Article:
OVERNIGHT ENERGY: Judge rejects Trump challenge to California cap-and-trade program |


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CAPPING THE LAWSUIT: A federal judge on Friday upheld a California program that caps carbon emissions from the transportation sector after the Trump administration sued the state over it.

The Justice Department last year challenged the cap-and-trade program, which aims to improve air quality and allows companies in the state to trade emissions credits with others in Quebec.

The federal government argued that California exceeded the role of the states and intruded on the federal government’s foreign policy authority, particularly its withdrawal from the Paris Agreement. 

However, judge William Shubb disagreed, ruling that “the United States has failed to show that California’s program impermissibly intrudes on the federal government’s foreign affairs power.”

Asked for comment on the George H.W. Bush appointee’s decision, Justice Department spokesperson Danielle Nichols told The Hill in an email that the department is “considering our next steps.”

A spokesperson for California Attorney General Xavier BecerraXavier Becerra23 state attorneys general sue DeVos over student loan forgiveness change Massachusetts sues Lyft, Uber for allegedly misclassifying drivers as contractors California to sue over new Trump student visa restrictions MORE referred The Hill to a past statement in which the lawyer said “California’s Cap-and-Trade Program has existed since 2012 and was only strengthened from our collaboration with Quebec.”

“California has long been a leader in fighting climate change for the sake of protecting public health, our natural resources, our economy, and indeed our planet.”

Shubb had previously nixed another argument by the Trump administration, claiming the program was akin to a treaty. 

Nationally, the transportation sector is the largest source of greenhouse gas emissions as of 2018. 

Read more about the decision here

NEPA: A deep dive into President TrumpDonald John TrumpAmash confirms he won’t seek reelection Chicago mayor to White House press secretary: ‘Hey, Karen. Watch your mouth’ Pentagon mulling plan to ban Confederate flag without mentioning it by name: report MORE’s rollback of a bedrock environmental law shows the extent to which the administration is dramatically narrowing the scope of government reviews for major projects by setting aside consideration of climate change and other impacts.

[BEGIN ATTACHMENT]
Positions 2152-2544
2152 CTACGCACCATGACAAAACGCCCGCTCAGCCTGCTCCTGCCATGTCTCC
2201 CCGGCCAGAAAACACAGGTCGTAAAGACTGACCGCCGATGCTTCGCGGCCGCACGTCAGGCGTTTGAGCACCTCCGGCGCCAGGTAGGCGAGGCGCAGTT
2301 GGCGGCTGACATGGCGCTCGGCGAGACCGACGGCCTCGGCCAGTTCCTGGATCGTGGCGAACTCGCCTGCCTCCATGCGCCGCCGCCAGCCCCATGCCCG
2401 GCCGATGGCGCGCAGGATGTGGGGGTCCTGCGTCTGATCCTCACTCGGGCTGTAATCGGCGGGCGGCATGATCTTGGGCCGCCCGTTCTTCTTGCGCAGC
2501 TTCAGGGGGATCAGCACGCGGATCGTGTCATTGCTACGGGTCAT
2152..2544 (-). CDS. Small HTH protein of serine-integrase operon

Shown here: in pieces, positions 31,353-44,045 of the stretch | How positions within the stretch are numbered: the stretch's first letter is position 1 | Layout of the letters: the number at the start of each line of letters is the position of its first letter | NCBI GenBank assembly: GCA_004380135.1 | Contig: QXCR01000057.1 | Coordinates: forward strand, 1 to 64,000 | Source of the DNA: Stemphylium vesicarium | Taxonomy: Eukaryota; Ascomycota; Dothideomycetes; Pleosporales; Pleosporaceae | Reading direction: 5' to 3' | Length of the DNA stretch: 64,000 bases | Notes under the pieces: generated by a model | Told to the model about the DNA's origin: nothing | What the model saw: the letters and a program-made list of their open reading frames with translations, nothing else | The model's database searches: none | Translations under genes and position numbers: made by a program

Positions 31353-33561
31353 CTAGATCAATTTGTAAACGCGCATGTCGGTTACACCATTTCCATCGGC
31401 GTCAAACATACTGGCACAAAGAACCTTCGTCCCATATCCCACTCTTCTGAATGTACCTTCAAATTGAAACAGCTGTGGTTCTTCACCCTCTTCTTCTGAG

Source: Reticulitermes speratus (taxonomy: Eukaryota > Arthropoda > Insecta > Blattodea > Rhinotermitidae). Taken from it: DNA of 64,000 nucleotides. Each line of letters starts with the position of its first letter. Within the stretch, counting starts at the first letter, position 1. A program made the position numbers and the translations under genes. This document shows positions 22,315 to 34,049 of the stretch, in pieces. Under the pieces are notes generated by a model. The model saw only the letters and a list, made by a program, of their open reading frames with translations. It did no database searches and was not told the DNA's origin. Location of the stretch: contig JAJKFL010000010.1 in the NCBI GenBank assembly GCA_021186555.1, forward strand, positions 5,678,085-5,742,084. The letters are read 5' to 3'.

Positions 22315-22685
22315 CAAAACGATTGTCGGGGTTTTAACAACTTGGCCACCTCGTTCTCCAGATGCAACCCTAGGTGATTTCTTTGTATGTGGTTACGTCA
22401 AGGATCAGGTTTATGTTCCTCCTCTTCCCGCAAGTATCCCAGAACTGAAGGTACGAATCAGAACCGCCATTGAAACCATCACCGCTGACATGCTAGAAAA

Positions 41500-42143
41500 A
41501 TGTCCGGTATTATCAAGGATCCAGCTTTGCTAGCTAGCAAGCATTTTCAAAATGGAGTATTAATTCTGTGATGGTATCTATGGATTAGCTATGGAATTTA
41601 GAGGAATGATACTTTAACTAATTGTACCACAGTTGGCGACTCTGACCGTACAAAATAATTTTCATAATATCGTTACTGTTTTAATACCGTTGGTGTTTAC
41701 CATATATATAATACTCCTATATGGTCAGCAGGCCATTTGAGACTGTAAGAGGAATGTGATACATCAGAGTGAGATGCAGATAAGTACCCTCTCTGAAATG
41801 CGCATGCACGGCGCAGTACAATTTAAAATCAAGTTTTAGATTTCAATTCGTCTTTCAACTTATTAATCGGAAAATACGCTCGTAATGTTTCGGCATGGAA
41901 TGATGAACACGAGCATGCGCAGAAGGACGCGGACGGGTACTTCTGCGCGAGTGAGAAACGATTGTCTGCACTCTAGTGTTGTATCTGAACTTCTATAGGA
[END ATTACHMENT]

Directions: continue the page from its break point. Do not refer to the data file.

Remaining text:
Trump on Wednesday announced a rewrite of the National Environmental Policy Act (NEPA), which for 50 years has required careful consideration of environmental and community impacts before approving new pipelines, highways, factories or drilling permits on federal lands.

The new rule no longer factors in the cumulative, indirect or direct impacts a project might have on the environment, sidestepping both an evaluation of the project’s effects on climate change and the numerous ways the surrounding environment or nearby communities — many of which are communities of color — could be disrupted.

The White House Council on Environmental Quality wrote in the new rule that “effects should generally not be considered if they are remote in time, geographically remote, or the product of a lengthy causal chain.”

The “remote in time” language could further prohibit consideration of climate change during environmental reviews.

That’s not sitting well with environmentalists.

Sally Hardin, interim director of the Energy and Environment War Room at the Center for American Progress, explained the new rule this way: “When you’re evaluating a pipeline, you look just at the pipeline. But the oil transmitted through the pipeline that will get transported and burnt and elsewhere — you don’t have to consider the emissions from that.”

“That’s really bad for climate change planning and for communities that are already overburdened by pollution. Not considering what you’re adding to an environmental justice community that already has three polluting facilities is terrible,” she added, referring to communities facing environmental inequalities.

In a statement to The Hill, the White House council argued that climate change might be factored in during certain evaluations.

“Trends associated with a changing climate would, in appropriate cases, be characterized in the baseline analysis of the affected environment,” the council said in a statement.

But critics say the new rule will allow the administration, which has a history of sidelining climate science, to ignore a host of environmental implications from their decisions.

“When you think of a highway, there are a lot of impacts beyond just pouring concrete itself,” said Kym Hunter, a senior attorney with the Southern Environmental Law Center, which has helped numerous towns challenge polluting projects.

The Trump administration argues that federal agencies spend too much time trying to evaluate and categorize different kinds of project impacts and should instead evaluate them holistically.